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The small ubiquitin modifier (SUMO) conjugation/deconjugation is an important regulatory progress in plant development and responses to abiotic stresses. However, much less is known about the roles of sumoylation in plant root development. Cytokinin and auxin play crucial roles in determining the balance between cell proliferation and cell differentiation in Arabidopsis roots. The SUMO E3 ligase AtMMS21 is a homologue of human NSE2/MMS21, which modulates DNA damage and DNA repair in human cells. This addendum summarizes our recent paper on the AtMMS21 mediating cytokinin signaling to regulate the root meristem cell proliferation. The mms21-1 roots had reduced responses to exogenous cytokinins and decreased expression of the cytokinin-induced genes ARR3, ARR4, ARR5 and ARR7, compared with the wild type. Furthermore, the expression of CRE1 and ARR1, which are both the receptor and positive regulator of cytokinin signaling, was also reduced in the mms21-1 mutant plants.
All organisms use a variety of chemical modifiers for post-translational control of proteins that affect development, growth and homoeostasis. Ubiquitin is one such polypeptide that was first described to attach covalently to other proteins upon completion of their synthesis. SUMOs (small ubiquitin-like modifiers) are ubiquitin-like proteins with three-dimensional structures that are similar to ubiquitin.1 Similar to ubiquitination, sumoylation of substrates is catalyzed by a cascade of enzymes: the E1 SUMO-activating enzyme, the E2 conjugating enzyme and the E3 SUMO ligases.2 Sumoylation of target proteins in yeast and metazoans has been implicated in the regulation of innate immunity, cell cycle progression and mitosis, DNA repair, chromatin stability, cell division, nucleo-cytoplasmic trafficking, subnuclear targeting, ubiquitination antagonism and transcriptional regulation.3,4 PIAS/Siz proteins are SUMO E3 ligases that mediate the final step of SUMO conjugation. 2 Transcription factors are direct targets of SUMO conjugation mediated by PIAS/Siz proteins.4 The yeast SUMO E3 ligases Siz1 and Siz2 facilitate cell division at low temperatures.5 The yeast MMS21 and its human homologue of MMS21 contain an SP-RING domain that is related to the PIAS family of SUMO E3 ligases that autosumoylate, and are required for the prevention of DNA damage-induced apoptosis by facilitating DNA repair.6,7 SUMO conjugation/deconjugation in plants has been implicated in responses to heat shock, oxidative stress, hypoxia, phosphate limitation, ABA, flowering and pathogen defense.8–13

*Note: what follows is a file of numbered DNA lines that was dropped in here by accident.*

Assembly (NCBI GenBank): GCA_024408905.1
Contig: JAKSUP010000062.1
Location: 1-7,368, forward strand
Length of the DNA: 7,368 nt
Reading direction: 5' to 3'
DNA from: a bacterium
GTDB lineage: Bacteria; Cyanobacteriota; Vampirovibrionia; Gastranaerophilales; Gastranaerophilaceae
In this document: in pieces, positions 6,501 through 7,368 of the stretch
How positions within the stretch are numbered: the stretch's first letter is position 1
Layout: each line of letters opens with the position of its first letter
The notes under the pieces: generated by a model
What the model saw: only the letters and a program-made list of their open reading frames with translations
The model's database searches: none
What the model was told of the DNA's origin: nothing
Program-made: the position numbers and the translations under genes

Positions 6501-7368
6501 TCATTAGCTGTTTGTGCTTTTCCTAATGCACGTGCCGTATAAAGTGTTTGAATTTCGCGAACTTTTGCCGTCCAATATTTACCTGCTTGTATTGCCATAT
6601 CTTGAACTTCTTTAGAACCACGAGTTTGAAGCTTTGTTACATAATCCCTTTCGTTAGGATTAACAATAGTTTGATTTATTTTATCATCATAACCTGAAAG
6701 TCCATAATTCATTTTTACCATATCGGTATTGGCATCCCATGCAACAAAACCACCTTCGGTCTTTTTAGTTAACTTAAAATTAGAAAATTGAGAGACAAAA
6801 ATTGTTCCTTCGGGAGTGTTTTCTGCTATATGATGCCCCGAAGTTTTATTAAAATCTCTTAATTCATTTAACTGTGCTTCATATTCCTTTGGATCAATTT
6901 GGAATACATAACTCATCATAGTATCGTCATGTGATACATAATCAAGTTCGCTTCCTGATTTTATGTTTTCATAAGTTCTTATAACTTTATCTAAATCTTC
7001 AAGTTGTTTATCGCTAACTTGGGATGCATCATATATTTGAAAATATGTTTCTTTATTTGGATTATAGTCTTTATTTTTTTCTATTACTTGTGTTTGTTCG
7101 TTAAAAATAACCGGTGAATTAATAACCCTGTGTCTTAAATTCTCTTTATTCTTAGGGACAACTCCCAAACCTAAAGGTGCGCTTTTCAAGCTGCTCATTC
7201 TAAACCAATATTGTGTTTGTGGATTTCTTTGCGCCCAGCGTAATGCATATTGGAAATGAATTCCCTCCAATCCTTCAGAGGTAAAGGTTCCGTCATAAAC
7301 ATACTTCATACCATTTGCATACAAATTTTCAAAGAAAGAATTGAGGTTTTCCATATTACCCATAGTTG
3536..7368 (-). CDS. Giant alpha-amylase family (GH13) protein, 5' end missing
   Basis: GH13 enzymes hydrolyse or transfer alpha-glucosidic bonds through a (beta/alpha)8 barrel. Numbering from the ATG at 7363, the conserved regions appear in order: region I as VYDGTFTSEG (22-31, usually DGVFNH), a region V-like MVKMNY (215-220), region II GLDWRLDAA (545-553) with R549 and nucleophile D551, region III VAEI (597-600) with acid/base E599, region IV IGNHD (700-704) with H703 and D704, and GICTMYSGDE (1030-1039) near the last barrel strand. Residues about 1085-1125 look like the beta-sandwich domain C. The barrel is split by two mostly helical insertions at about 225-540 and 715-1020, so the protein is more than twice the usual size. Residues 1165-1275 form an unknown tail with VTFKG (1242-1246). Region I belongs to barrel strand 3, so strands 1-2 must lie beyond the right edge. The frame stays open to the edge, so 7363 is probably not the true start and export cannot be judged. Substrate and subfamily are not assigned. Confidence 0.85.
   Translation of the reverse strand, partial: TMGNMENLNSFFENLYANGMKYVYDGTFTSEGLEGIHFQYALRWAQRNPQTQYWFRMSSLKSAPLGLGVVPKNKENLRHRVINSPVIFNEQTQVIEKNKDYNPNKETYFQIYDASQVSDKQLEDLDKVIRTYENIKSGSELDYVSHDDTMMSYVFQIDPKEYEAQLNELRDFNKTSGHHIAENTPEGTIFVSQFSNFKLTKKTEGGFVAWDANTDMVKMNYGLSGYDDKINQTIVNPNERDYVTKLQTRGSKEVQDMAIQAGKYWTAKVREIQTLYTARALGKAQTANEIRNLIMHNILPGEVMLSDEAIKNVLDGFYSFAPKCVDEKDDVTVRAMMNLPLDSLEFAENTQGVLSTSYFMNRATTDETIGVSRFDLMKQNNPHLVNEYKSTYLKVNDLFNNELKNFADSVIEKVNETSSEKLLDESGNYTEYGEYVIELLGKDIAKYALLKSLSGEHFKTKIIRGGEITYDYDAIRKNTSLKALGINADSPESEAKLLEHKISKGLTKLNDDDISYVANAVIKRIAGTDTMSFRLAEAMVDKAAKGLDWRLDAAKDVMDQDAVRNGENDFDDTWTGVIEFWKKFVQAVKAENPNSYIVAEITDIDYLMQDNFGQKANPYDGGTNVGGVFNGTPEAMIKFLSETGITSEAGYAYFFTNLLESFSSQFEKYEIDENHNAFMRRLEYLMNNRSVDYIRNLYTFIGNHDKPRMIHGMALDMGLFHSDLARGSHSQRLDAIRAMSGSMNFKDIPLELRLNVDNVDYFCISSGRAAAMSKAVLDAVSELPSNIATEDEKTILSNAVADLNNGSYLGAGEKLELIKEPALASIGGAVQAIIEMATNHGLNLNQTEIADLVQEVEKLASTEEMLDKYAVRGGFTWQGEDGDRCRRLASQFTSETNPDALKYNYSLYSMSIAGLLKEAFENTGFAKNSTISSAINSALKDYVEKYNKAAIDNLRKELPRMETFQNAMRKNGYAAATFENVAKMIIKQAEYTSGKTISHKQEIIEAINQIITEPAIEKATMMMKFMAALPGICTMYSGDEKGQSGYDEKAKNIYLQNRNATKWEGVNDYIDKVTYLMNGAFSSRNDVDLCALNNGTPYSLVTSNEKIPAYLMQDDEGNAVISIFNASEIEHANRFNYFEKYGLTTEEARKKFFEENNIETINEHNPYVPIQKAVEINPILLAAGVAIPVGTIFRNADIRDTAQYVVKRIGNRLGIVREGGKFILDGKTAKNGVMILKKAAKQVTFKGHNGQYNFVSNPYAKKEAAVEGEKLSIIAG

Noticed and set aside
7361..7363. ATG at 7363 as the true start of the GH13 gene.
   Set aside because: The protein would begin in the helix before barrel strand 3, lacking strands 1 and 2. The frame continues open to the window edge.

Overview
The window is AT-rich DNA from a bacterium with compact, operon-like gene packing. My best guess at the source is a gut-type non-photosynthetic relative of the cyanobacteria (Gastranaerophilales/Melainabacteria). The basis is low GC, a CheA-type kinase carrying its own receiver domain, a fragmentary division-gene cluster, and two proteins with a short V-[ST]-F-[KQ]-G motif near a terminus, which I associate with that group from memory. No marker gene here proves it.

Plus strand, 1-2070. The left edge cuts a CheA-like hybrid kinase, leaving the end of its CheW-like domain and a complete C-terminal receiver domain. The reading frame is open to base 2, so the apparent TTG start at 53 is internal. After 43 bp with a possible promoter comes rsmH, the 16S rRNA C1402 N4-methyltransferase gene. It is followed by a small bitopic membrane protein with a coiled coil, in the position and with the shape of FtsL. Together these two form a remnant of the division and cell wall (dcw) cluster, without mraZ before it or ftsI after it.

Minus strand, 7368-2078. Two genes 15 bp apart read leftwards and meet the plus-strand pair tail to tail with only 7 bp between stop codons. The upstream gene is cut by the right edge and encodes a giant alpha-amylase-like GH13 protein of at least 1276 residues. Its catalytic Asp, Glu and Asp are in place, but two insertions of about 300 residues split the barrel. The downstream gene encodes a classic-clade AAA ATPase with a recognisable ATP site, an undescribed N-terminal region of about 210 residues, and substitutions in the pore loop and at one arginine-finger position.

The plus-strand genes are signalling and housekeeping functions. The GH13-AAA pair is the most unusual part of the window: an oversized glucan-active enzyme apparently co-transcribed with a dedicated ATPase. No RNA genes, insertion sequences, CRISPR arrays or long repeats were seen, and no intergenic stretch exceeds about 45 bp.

Recently, the Arabidopsis SUMO E3 ligase SIZ1 has been shown to participate in responses to phosphate starvation, salicylic acid-mediated signaling in plant pathogen defense, ABA signaling and basal thermotolerance, and in the development progress of flowering.11–16 Until now, the function of sumoylation in regulating the plant root development has not reported.
Here we demonstrated the role of Arabidopsis SUMO E3 ligase AtMMS21 in apical root meristem development. AtMMS21 null mutant mms21-1 exhibited severe short primary root phenotype caused by apical root meristem cell froliferation defect that linked to imparied expression of the cell division marker CYCB1:GUS. The mms21-1 roots had reduced sensitivity to exogenous cytokinins, and decreased expression of the cytokinins-induced genes ARR3, ARR4, ARR5 and ARR7. Interesting, the expression of AtMMS21 was downregulated obviously by exogenous cytokinin.17 We also detected that the expressions of the cytokinin receptor gene CRE1 and B-type ARRs gene ARR1 were decreased obviously in the mms21-1 loss-of-function mutant allete plants (Fig. 1). These results establish that AtMMS21 is invovled in cytokinin signaling in regualting root cell division and meristem development. Meanwhile, AtMMS21 (also named as HIGH PLOID2, HPY2) was considered to function as a repressor of endocycle onset in Arabidopsis meristems by regulating the cell cycle progression through the PLT-dependent auxin signaling pathway.18